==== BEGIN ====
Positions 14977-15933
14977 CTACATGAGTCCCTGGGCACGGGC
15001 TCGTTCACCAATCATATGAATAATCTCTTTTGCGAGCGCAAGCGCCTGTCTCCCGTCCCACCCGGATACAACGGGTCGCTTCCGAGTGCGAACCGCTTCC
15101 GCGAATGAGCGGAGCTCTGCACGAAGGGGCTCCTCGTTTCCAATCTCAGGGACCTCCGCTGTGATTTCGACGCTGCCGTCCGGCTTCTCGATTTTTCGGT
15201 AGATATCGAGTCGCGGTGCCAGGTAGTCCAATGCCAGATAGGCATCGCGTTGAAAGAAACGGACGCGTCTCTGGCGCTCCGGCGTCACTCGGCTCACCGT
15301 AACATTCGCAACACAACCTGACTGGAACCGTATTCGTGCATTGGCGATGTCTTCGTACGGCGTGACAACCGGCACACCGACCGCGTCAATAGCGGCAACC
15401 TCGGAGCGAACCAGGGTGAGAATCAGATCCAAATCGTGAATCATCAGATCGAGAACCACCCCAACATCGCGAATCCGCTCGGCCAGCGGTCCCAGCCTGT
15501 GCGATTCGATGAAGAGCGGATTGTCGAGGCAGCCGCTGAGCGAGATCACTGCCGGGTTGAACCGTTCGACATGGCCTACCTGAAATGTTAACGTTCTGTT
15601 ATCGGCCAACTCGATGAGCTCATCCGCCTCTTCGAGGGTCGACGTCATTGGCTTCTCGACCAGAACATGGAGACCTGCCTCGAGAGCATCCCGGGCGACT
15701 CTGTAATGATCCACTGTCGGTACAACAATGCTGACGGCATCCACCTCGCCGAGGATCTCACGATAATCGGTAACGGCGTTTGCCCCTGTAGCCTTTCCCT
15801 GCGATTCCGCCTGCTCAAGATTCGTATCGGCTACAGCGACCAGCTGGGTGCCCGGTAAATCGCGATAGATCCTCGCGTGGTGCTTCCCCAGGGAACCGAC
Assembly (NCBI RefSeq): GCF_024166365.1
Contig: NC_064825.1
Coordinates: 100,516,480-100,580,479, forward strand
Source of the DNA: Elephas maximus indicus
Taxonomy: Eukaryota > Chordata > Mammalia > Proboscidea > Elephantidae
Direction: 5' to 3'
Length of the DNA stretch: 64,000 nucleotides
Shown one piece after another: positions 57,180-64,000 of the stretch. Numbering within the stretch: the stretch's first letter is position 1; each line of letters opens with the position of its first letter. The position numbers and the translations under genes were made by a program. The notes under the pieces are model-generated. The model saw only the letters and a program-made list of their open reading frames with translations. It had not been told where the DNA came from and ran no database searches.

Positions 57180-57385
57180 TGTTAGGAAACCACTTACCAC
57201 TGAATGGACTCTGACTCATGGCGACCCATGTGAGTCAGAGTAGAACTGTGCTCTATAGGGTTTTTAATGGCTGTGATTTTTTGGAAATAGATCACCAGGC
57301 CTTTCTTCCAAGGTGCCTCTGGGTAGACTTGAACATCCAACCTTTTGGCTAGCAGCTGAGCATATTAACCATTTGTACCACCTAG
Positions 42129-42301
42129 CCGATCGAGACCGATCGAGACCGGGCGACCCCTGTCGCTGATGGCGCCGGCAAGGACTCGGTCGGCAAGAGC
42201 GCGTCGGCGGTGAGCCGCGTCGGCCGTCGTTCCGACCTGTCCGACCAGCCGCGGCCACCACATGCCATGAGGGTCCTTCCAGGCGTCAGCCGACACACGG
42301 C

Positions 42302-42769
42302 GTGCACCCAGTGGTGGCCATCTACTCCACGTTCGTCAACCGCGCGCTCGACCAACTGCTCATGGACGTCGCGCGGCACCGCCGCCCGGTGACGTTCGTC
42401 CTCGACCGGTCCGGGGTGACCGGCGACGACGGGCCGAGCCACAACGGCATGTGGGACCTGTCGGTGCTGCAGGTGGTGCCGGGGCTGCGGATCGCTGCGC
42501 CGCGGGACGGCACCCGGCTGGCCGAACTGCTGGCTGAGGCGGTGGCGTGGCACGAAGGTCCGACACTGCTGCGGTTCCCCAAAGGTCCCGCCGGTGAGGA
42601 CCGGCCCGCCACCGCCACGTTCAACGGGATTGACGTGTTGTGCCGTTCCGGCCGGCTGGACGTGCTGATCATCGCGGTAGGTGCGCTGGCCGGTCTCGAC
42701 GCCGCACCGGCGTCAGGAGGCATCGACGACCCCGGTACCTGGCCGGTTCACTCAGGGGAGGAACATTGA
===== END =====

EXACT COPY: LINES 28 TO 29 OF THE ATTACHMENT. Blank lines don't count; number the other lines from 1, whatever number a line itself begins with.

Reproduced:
Positions 42302-42769
42302 GTGCACCCAGTGGTGGCCATCTACTCCACGTTCGTCAACCGCGCGCTCGACCAACTGCTCATGGACGTCGCGCGGCACCGCCGCCCGGTGACGTTCGTC